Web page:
Old Ottawa East residents clean up after vandalism spree hits neighbourhood
Warning: Story contains disturbing, offensive images
Ottawa police have charged three people after cars and homes were vandalized and racist graffiti was sprayed on children's play structures in an Old Ottawa East neighbourhood overnight.
Police said the graffiti was found within the area bound by Lees Avenue, Chestnut Street, Springhurst Avenue and Main Street around 1 a.m. Sunday.
Several vehicles were covered in spray paint and damaged after being jumped on repeatedly, police said. Several play structures were covered in racial slurs and obscene language, including the N-word.
Park benches, homes and sign posts were also sprayed. One bench was vandalized with a swastika.
'All sorts of banging noises'
Noah Firestone's property wasn't vandalized, but he said he heard a commotion across the street from his home and called 911.
"At 12:30 I woke up to hearing all sorts of banging noises outside," Firestone said.
"So I went up to my bedroom window and looked out and saw three guys on bikes smash the window of a car and rummage through it and then take off quickly [down] Brunswick [Street] on their bikes," he said.
On Sunday, police charged two men, aged 18 and 19, with one count of mischief to property for over $5,000.
Police also charged a boy under the age of 18 with mischief to property under $5,000 and assault with the intent to resist arrest.
'It's very shocking'
The rear of Sylvie Lemieux's rental home was covered in red spray paint, as was the home of her next-door neighbour Meiz Majdoub.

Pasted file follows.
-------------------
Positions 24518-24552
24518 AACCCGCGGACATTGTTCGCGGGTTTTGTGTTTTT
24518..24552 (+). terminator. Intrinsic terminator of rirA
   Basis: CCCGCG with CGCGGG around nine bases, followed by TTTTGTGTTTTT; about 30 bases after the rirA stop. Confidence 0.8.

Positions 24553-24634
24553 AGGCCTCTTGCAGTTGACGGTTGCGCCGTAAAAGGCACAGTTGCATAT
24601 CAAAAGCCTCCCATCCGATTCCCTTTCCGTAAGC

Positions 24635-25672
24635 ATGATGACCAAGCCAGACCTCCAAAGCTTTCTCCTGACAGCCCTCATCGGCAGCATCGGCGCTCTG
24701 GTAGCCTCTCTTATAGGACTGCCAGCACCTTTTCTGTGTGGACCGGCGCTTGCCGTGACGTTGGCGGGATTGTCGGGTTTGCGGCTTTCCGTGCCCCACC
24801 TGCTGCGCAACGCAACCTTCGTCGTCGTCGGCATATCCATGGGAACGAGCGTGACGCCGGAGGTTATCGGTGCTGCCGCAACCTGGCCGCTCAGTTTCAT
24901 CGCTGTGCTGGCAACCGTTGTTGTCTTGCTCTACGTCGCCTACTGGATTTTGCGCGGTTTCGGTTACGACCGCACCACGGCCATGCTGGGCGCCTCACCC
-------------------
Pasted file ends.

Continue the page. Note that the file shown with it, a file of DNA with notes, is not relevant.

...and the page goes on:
"It's very shocking because this park is used all the time by lots of kids. People are very friendly to each other so, yeah, it's shocking," Lemieux said.
While some residents said it was concerning to see all the destruction, others said their spirits were lifted by how the neighbourhood responded.
"You can see how the community cares because right away we had neighbours cleaning it out first thing in the morning," Majdoub said. "This neighbourhood won't stand for it and they'll do what they have to do to immediately rectify it."
Standing outside his home with his young son Sunday morning, Majdoub brushed off the racist graffiti as "ignorant" and "misplaced."
"Hopefully the people who did it essentially see what this community is about. It's vibrant. It's multiracial. It's Canada, right?" he said.
Darlène Lozis is an activist for minority rights and is president of 3R International, an organization that works with youth in the justice system.
She said the vandalism spree offers an opportunity to re-educate youth about accepting other people's cultures.
"For me, it's sad because I'm a mother. It's really sad. And we are living in 2018 and we still have that?" she said.
"Our society needs to do something. It's not a game when people are doing this. I can see my son, I also see my daughter, being scared because of that — so we need to do something and do it really quickly."